Review: Mama Rose’s Turn

Dear Constant Reader,

I’m winnowing down my to-be-reviewed pile! Here’s a book about a controversial figure in burlesque, who was responsible for launching one of the great careers.

Mama Rose’s Turn: The True Story of America’s Most Notorious Stage Mother by Carolyn Quinn, 2013

Rose Thompson Hovick, the mother of Gypsy Rose Lee and June Havoc, has been portrayed as an amusing eccentric (Gypsy Rose Lee), a brash, overbearing stage mother (Gypsy: A Musical Fable), an abusive narcissist (June Havoc), and even a remorseless murderer (Karen Abbott). Most sources agree that she was beautiful, petite, charming, manipulative, and needy. But who was she really? This book attempts to answer that

The story begins with Rose’s paternal great-grandparents arriving in the midwest from Germany. The generations before Rose was born were full of independent women. Her maternal grandmother ran businesses after her husband (and both her young sons) died. Rose’s mother had a talent for millinery and would frequently leave her daughters (her only son also died young) to head north and sell her fancy hats in the Yukon. This probably shaped Rose’s unconventional views of how to raise her children.

Rose married Jack Hovick when she was a pregnant teenager. That baby, Rose Louise, would grow up to be Gypsy Rose Lee. The painful delivery of a very large infant in a half-finished house in the middle of winter put Rose off the idea of more children. When she found herself pregnant again, she tried various ways to make herself miscarry, but her second daughter, Ellen June, was tenacious, although very small at birth. It was the unwanted daughter who proved to have incredible talent and Rose pushed for a performance career for the dancing prodigy, despite that June was barely a toddler. She filed for divorce and created a vaudeville act around her girls.

I’m not going to rehash the careers of Baby/Dainty June and Rose Louise/Gypsy Rose Lee. You can read Early Havoc and Gypsy for that, which is what the author of this book appears to have done. She also cites newspaper articles or  letters from the GRL Collection at the NY Public Library or emails from someone’s descendant, but mostly she relies on those books, especially for this part of Rose’s life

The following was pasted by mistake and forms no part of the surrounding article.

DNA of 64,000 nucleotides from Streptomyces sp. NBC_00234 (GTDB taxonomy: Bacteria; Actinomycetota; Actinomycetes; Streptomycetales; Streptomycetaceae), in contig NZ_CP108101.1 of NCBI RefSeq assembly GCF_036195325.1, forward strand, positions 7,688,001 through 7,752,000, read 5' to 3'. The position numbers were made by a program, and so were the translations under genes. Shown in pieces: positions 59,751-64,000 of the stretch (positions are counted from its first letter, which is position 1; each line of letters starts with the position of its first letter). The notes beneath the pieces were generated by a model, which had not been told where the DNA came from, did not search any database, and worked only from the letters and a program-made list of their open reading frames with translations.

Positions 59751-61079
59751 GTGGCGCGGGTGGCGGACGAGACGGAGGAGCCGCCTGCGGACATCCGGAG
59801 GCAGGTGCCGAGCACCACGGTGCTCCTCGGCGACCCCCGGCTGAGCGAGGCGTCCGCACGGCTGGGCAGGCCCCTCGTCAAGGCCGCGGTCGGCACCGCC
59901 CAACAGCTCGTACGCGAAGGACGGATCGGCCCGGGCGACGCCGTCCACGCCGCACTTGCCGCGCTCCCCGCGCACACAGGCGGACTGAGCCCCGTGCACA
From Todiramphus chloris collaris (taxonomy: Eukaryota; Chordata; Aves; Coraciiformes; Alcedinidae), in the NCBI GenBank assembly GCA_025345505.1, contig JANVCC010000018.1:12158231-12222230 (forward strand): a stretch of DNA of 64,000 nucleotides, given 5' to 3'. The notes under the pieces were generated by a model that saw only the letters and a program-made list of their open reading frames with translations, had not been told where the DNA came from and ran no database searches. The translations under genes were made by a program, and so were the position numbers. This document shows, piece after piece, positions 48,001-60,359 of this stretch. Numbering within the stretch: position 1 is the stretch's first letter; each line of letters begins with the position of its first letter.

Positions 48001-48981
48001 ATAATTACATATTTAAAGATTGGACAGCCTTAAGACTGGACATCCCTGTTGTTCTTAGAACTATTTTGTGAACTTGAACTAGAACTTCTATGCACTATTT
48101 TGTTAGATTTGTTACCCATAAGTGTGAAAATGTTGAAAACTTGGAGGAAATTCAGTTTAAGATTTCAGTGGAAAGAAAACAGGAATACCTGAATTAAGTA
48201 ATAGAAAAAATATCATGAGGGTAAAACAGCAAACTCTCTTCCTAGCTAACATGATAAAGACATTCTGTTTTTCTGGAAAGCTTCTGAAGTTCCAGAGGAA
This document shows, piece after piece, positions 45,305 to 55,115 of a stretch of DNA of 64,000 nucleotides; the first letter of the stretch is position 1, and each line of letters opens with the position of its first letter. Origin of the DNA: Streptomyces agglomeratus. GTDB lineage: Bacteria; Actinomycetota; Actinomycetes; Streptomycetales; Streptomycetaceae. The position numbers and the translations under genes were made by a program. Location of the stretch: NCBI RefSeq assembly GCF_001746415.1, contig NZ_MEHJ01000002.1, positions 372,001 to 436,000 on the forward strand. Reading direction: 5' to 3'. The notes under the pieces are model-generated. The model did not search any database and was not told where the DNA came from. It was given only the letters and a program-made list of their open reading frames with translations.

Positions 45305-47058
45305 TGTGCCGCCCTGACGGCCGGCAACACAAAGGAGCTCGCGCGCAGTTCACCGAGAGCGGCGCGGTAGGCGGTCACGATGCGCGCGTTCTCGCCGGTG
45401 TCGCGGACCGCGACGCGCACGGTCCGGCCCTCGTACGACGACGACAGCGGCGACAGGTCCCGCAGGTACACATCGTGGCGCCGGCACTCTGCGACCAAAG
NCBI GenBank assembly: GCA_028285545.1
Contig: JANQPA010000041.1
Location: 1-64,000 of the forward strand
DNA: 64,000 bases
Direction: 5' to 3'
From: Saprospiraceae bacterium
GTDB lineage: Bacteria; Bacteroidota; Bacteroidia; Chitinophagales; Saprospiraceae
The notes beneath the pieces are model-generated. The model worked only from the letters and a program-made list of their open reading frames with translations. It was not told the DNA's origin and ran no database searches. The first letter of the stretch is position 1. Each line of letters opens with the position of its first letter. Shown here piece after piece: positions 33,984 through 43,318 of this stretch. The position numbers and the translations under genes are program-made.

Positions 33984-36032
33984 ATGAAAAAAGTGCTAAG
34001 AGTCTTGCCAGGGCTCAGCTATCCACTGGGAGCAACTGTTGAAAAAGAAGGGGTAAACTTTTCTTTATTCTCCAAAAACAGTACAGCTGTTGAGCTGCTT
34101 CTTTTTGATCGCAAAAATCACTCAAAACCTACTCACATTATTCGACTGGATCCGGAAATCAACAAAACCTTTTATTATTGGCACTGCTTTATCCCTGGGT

After Gypsy hit it big in burlesque, and later June on Broadway, they supported their mother (as well as her mother and sister in Seattle), but it was never enough for Rose — she wanted more money and more attention. When Gypsy set her mother up in a 10-room apartment, Rose opened a speakeasy where lesbians could safely socialize and buy overpriced bathtub gin and spaghetti. Later she moved to Gypsy’s country estate and turned it into a sort of resort. Scandal erupted when a young woman was killed with a rifle there. It’s still unclear if it was suicide or murder, although Quinn is firmly in the suicide camp. 

After that, the rift between mother and daughters grew larger, although they continued to support her financially, if not emotionally. Despite the money from her daughters, she was constantly coming up with business ventures — raising chickens, running a children’s summer camp, planning a restaurant with her sister, and more. For the rest of her life Rose tried to be a part of her daughters’ lives, often by threatening them, demanding more money, trying to disrupt their careers, and even suing them for lack of support. Gypsy would have periods of closeness with her mother and then Rose would do something that would alienate her again. 

Near the end of her life, suffering from cancer, she found a surrogate family with the local plumber.  He and his wife helped care for her and their daughter called her “Aunt Rose”. Despite being ill and frail, Rose took pleasure in being able to create a lovely Christmas celebration for the girl, like she did on the road with her vaudeville children.

In death, Rose took revenge on her daughters by leaving her entire estate to her sister, including the house Gypsy had paid for. Gypsy countered by publishing the memoir she never would have released while her mother was still alive. 

The author makes her biases clear from the prologue. She was captivated by the character of Rose in the musical Gypsy, as the ball-busting stage mother. She dislikes June Havoc and repeatedly dismisses June’s version of events. Despite using June’s two books as source material, she considers June an unreliable narrator and frequently calls her a liar. She calls a few other people liars as well, when their recollections don’t match up with her narrative.

Quinn glosses over Rose’s outrageous actions, like thefts, scams, threats, and sabotaging other performers’ acts, as “games” and “stunts”. Neither girl had a valid birth certificate or even knew exactly how old they were, but that was just part of Rose’s cleverness in marketing and evading child labour laws. There’s always an excuse for her behavior — she was emotionally distraught, hormonal, drinking too much, etc. — and that her daughters should have been more sympathetic and loving. After all, they had been the center of her life for years, why shouldn’t she be the same to them?

Keeping that bias in mind, it is still the only biography of Rose Thompson Hovick out there (that I know of). It looks not only at Rose, but her family, back a couple of generations, and how their lives may have shaped her view of the world. Rose was a complicated woman and more than just her brassy alter-ego, belting out “Everything’s Coming Up Roses”.

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